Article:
Alphonse Mucha began to take photographs in the early 1880s, probably in Vienna, with a borrowed camera. It was not until he had gained some recognition in Paris and sufficient funds that he purchased his first camera. Mucha’s photographic output grew dramatically after his move to a large studio in the rue du Val de Grâce in 1896. In the new studio, where he had considerably more light thanks to large windows and a glass ceiling, he photographed on a virtually daily basis.
Between 1896 and the early 1900s Mucha made a remarkable series of photographs of the models posing for him. The use of photography as an inexpensive medium for preliminary studies was common among Mucha’s Parisian contemporaries. However, Mucha’s photographs are more than just an alternative to sketches because they also capture the inimitable atmosphere of Mucha’s studio – a world of art in its own right. It was in his studio that that Mucha entertained countless Parisian artists, writers and musicians. It was also the setting for one of the earliest cinematic projections given by the Lumière brothers, whom Mucha had met in 1895, and for psychic experiments with Camille Flammarion and Albert de Rochas. In the background of the studies of models, examples of Mucha’s work may be seen, surrounded by his collection of objets d’art, books and furniture, many of which survive to this day.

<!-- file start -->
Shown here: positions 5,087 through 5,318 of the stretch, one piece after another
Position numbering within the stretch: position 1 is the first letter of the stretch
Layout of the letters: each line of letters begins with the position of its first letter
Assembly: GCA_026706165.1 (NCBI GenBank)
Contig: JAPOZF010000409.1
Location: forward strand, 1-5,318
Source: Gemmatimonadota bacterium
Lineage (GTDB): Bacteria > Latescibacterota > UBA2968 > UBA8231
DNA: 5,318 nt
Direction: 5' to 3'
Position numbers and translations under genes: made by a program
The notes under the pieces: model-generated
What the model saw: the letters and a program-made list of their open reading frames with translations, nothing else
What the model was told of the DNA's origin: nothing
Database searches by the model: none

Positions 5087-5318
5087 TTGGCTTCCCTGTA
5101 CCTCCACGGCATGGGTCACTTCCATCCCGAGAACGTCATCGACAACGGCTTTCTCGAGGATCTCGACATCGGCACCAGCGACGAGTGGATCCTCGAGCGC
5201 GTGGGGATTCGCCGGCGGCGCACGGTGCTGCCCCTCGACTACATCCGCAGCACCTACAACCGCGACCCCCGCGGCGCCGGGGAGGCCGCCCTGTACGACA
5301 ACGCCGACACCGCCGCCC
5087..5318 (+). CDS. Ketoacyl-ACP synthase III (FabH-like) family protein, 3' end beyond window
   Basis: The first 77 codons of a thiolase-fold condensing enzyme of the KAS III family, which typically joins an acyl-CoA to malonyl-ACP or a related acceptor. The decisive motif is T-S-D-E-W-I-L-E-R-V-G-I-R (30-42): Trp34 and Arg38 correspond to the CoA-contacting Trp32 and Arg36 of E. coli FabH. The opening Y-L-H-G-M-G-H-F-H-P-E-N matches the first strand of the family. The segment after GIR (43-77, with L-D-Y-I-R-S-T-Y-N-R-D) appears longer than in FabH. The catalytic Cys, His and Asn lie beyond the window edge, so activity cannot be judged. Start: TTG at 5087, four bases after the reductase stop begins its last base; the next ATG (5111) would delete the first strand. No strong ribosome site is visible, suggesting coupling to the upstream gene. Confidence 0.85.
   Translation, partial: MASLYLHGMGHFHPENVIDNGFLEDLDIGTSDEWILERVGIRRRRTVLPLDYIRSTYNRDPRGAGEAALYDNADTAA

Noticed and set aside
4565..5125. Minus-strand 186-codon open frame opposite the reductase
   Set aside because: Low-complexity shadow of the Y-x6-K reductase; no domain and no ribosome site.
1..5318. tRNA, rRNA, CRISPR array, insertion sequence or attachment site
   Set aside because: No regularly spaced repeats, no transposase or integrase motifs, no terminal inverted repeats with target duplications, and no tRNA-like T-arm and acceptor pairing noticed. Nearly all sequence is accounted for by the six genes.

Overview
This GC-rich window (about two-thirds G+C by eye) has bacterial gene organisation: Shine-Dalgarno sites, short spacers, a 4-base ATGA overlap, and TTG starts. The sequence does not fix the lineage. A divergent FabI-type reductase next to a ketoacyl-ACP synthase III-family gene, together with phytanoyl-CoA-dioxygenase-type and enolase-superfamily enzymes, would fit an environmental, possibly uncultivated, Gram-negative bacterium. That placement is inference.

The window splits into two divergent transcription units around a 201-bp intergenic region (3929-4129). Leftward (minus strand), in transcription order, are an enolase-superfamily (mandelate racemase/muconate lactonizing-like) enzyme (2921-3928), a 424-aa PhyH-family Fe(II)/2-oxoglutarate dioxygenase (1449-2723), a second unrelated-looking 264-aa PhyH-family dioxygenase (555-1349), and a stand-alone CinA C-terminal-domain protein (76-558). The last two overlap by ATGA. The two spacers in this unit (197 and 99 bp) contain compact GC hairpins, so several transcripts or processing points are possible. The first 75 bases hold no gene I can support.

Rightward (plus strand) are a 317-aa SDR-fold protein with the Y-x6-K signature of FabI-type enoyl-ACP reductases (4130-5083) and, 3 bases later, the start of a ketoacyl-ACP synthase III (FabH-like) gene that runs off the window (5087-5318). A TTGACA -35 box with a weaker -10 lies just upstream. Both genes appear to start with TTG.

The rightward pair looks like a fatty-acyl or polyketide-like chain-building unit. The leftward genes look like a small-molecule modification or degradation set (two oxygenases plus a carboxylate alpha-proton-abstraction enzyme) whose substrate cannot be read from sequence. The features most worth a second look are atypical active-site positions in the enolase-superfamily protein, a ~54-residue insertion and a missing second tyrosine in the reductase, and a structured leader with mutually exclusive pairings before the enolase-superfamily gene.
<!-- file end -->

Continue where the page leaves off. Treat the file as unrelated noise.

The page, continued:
(via Mucha Foundation)